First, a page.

Local wastewater treatment has affected Fredericton, New Brunswick, Canada. Due to upgrades and construction, the city’s water and sewer utility...
In 2006, the Greenwood, S.C., Commissioners of Public Works became only the fourth U.S. water utility ever to receive Phase IV Excellence in Water Treatment recognition from the Partnership for Safe Water . Phase IV is the highest possible level of performance that can be achieved in the Partnership program and signifies optimized plant performance.
That same year, the utility demonstrated its commitment to water quality by approving installation of a new water disinfection system at its W.R. Wise Water Treatment Plant. The system noticeably improved water quality, dramatically reduced total trihalomethanes and haloacetic acids levels, improved chloramine levels in the distribution system and produced operational cost savings, among other benefits. An onsite sodium hypochlorite generation system, known for its inherent safety when compared to the use of gaseous chlorine disinfection, was a key component of the new system.
Vulnerability assessment recommendations in 2002 had driven the Wise Plant system conversion. The utility wanted to develop a flexible alternative disinfection strategy that would enable the facility to further ensure operator and community safety, reduce hazmat and PPE training and meet U.S. Environmental Protection Agency regulations concerning disinfection byproducts (DBPs)—regulations that no longer allowed the use of free chlorine as the primary disinfectant.
The Wise Plant investigated several alternative disinfection options and ultimately, a 1,500 lb/day ClorTec on-site sodium hypochlorite generation system from Severn Trent Services was selected.
The plant also converted from gaseous anhydrous ammonia to commercial aqua ammonia (19%) and from gaseous chlorine and solid sodium chlorite to liquid sodium chlorate and 78% sulfuric acid for onsite generation of chlorine dioxide.
The onsite hypochlorite generation system selected by the Wise Plant operates by feeding softened water into a brine dissolver. The salt dissolves to form a brine solution, which is further diluted to the desired concentration. The brine solution is then passed through electrolytic cell(s), and a rectifier supplies a low-voltage DC current to the brine to produce the sodium hypochlorite. The sodium hypochlorite is then stored in three bulk storage tanks. When it reaches the low-level set point, the system automatically restarts to replenish its supply. Three liquid feeders inject the hypochlorite as needed.
In addition to significant improvements in water quality, the use of onsite sodium hypochlorite generation offers several other advantages For example, these systems do not suppress finished water pH to the extent that gaseous chlorine disinfection does. Therefore, the amount of pH adjustment chemical (e.g., lime or caustic) necessary before distribution of finished water is reduced.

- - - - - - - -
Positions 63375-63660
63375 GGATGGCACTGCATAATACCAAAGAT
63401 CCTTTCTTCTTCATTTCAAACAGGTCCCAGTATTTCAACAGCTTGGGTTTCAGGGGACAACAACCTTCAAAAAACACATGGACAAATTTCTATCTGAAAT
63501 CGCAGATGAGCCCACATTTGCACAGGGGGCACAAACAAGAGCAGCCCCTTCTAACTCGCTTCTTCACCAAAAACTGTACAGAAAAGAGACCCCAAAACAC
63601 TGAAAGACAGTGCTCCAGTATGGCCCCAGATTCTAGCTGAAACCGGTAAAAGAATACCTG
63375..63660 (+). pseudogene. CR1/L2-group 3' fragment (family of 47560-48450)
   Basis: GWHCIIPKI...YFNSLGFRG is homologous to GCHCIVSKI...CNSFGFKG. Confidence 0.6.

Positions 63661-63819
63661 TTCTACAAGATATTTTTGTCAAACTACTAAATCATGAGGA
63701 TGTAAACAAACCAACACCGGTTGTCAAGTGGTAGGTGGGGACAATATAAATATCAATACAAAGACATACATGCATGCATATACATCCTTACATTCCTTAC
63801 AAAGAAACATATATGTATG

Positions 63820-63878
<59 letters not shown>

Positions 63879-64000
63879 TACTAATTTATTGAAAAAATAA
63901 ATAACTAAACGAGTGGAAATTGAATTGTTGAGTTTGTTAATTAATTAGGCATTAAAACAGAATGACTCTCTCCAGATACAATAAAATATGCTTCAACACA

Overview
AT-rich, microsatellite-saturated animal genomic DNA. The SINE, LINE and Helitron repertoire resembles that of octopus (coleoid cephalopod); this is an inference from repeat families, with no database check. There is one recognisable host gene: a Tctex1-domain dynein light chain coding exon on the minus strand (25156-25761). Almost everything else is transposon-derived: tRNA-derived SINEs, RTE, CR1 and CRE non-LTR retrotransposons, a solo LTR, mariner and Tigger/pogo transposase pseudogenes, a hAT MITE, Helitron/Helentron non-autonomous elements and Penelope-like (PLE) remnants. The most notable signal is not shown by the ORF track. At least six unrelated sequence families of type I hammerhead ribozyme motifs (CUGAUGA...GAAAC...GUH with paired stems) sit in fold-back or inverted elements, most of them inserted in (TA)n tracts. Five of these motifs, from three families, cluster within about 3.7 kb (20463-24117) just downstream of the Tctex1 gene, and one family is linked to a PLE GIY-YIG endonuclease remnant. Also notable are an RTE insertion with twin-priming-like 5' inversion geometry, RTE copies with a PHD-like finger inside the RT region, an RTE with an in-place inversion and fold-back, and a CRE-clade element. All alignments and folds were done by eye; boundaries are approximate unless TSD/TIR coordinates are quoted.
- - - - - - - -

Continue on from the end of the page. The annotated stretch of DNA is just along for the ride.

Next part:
The onsite generation process is a cost-effective disinfection alternative. A pound of chlorine equivalent can be generated on site using salt, water and electricity for as low as 25 cents/lb of chlorine equivalent (2008 pricing). Systems typically provide a return on initial investment within three to five years.
Improved Water Quality
Once the new disinfection system was online at the Wise Plant, there was a noticeable improvement in water quality, including a dramatic reduction in total trihalomethanes and haloacetic acids levels, improvement of chloramine levels in the distribution system, a reduction in flushing required at dead ends and savings through the reduced need for post-pH adjustment chemicals.
Annual flushing has been reduced by 76% and the flushing process takes less time, equating to a cost savings of $12,688/year. Post-pH adjustment with lime or caustic has resulted in a reduction of 30 lb per million gal per day, a savings of $11,436/year.
The Wise Plant used chlorine dioxide as the primary disinfectant, which was key to reducing DBPs prior to coagulation. The 0.8% sodium hypochlorite and chloramines used before and after filtration, respectively, provided more stability in maintaining the chloramine residuals in the distribution system with no additional production of DBPs.
The conversion from gas to liquid disinfection at the Wise Plant has proven to be extremely cost-effective. The onsite sodium hypochlorite generation system provides water that is free of pathogens, reducing acute risks; eliminates the production of DBPs, dramatically reducing chronic risks; and maintains a residual disinfectant in the distribution system for continued pathogen deactivation.